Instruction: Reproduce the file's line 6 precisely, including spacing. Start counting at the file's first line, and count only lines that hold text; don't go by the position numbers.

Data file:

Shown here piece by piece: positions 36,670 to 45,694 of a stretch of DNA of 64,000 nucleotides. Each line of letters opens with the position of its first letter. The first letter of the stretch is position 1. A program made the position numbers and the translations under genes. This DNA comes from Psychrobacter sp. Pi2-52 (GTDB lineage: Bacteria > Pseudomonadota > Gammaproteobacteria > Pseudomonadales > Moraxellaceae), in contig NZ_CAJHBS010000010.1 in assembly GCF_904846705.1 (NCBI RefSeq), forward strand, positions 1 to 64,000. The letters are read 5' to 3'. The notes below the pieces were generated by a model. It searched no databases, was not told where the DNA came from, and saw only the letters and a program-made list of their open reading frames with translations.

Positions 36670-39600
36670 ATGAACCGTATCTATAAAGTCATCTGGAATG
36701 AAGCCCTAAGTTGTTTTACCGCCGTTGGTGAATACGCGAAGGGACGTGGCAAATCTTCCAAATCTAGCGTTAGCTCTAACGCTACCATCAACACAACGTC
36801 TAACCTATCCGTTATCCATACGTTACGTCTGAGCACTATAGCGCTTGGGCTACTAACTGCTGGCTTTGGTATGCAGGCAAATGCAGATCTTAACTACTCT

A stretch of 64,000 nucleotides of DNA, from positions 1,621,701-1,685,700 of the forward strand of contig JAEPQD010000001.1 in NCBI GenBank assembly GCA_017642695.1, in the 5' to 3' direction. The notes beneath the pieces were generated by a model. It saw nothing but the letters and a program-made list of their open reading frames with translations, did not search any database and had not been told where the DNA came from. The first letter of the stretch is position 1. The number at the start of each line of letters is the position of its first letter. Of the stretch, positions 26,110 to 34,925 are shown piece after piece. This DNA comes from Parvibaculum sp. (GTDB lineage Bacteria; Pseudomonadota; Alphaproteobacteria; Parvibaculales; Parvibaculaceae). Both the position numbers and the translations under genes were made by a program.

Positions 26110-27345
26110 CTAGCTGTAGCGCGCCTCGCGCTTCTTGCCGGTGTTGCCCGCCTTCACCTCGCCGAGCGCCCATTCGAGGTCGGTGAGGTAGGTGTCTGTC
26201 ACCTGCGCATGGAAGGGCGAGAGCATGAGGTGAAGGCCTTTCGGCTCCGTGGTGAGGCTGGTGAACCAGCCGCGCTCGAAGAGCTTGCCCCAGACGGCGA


A stretch of 64,000 nucleotides of DNA, from positions 1,621,701-1,685,700 of the forward strand of contig JAEPQD010000001.1 in NCBI GenBank assembly GCA_017642695.1, in the 5' to 3' direction. The notes beneath the pieces were generated by a model. It saw nothing but the letters and a program-made list of their open reading frames with translations, did not search any database and had not been told where the DNA came from. The first letter of the stretch is position 1. The number at the start of each line of letters is the position of its first letter. Of the stretch, positions 26,110 to 34,925 are shown piece after piece. This DNA comes from Parvibaculum sp. (GTDB lineage Bacteria; Pseudomonadota; Alphaproteobacteria; Parvibaculales; Parvibaculaceae). Both the position numbers and the translations under genes were made by a program.